Expectantly, my wife and I trekked forward, and we were soon on the edge of a valley. On the mountainous side, icicles as thick as my arms protruded from cracks in rocks. The rumbles of an unseen river reached our ears through the trees on the slope leading downward.

The river’s song grew louder as we moved onward. And the slope to the left of our path descended more steeply as the road curved. Then, finally, through a gap in the trees, a long rocky wall on the other side of the gorge appeared. Five-, six-, maybe even eight-meter-long silvery icicles and patches of white snow were dripping from the dark rocky face. It looked almost as if a giant had dangled lace over the cliff. A waterfall also cascaded downward.

I moved to peer over the snow cornice at the river below, but my sensible wife reminded me of the danger of an avalanche.

Read More: Photography on Trail: Make Memories With Beginner Outdoor Photo Tips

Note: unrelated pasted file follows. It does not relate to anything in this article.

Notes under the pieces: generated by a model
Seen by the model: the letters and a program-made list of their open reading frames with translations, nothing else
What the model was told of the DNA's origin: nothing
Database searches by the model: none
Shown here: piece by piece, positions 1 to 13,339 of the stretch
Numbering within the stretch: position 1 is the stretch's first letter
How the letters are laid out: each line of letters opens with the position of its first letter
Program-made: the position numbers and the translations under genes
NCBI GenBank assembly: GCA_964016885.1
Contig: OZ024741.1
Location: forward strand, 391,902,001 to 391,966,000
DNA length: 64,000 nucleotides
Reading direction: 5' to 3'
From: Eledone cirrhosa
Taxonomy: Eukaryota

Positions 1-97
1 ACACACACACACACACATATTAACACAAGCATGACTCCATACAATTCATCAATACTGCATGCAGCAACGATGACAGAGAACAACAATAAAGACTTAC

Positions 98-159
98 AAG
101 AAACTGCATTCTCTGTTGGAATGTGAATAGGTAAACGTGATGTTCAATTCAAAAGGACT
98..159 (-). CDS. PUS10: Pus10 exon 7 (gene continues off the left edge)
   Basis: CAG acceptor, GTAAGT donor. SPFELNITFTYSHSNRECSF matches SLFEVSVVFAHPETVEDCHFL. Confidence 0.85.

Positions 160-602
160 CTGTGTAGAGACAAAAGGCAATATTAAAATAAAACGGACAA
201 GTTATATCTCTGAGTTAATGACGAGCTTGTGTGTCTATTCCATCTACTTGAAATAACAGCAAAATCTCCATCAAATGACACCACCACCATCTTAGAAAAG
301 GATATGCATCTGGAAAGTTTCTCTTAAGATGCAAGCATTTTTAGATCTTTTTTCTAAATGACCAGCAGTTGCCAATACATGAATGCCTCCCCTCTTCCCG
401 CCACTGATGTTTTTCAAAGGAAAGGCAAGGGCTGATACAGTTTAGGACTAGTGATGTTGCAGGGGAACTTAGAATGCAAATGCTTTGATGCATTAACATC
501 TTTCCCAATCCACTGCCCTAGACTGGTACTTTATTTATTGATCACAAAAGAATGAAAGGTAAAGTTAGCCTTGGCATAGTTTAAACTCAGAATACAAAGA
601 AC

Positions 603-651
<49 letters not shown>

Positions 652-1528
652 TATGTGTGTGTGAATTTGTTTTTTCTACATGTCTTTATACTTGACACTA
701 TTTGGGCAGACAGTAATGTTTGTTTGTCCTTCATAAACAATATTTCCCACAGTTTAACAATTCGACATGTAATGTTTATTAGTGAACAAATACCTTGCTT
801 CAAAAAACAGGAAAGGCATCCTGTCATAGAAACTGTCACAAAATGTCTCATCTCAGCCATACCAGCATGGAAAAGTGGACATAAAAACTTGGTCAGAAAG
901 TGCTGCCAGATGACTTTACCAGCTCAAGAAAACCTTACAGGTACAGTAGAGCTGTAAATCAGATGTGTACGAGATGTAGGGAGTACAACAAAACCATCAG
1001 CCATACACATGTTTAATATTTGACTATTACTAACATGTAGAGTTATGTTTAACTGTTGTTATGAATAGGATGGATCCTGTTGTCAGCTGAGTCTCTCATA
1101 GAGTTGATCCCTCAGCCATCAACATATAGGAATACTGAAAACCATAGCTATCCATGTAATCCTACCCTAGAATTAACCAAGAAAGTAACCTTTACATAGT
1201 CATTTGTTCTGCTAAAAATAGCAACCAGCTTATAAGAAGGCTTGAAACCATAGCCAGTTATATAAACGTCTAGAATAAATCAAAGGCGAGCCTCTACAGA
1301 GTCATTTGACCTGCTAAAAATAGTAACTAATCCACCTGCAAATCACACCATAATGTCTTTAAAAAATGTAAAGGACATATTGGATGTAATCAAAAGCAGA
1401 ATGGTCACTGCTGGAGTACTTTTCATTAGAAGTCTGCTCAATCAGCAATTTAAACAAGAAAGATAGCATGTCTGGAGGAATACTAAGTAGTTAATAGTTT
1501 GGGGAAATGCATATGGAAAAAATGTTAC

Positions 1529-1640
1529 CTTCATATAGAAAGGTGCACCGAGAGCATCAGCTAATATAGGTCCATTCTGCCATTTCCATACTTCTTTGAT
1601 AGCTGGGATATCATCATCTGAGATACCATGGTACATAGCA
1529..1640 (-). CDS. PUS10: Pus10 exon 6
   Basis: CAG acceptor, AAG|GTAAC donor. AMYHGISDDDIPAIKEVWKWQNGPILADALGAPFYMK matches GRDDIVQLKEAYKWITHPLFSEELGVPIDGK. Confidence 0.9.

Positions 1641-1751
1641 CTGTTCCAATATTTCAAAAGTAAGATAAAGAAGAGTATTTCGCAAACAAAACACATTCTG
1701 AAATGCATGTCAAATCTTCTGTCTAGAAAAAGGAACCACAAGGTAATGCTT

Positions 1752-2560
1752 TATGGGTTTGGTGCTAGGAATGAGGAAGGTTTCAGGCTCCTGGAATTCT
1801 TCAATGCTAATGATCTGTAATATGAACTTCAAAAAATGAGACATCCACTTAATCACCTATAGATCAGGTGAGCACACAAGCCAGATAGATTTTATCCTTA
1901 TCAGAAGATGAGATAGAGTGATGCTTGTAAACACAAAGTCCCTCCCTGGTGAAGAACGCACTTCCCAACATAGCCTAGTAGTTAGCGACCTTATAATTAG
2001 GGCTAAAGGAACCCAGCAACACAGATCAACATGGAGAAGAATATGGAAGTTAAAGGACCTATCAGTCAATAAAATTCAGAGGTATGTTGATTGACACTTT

side by side L: close up of icicles along the trail R: cascading waterfall down a snowy cliff

L: Thick icicles stood along the path. R: A waterfall cascaded down from the cliff. Photos: Greg Goodmacher

A Tunnel Unexpected

We just stared in awe at the perpendicular cliff decorated with more icicles than I had ever seen. Then, finally, we remembered the tunnel the other snowshoer had mentioned, and realizing that the sun would soon fall behind the mountains and temperatures would plummet, we sped up.

The path gracefully swerved, and we saw more icicles around each bend. The icicle-decorated wall stretched for several kilometers. Then, the Higashi Akadani (East Red Valley) Dam Tunnel appeared.

Bizarrely, despite four meters (twelve feet) of snow and the lack of vehicles, a streetlight flashed from red to yellow to green at the entrance.

We descended into the old, narrow, open-road tunnel and let our dog walk freely where the ice and snow were not too deep. My cute dog seemed to be happy.

Read More: Benefits and Tips for Snowshoeing With Pets

woman and dog near snowy tunnel and streetlight

Despite four meters (twelve feet) of snow and the lack of vehicles, a streetlight flashed from red to yellow to green at the tunnel entrance. Photo: Greg Goodmacher

A View Anew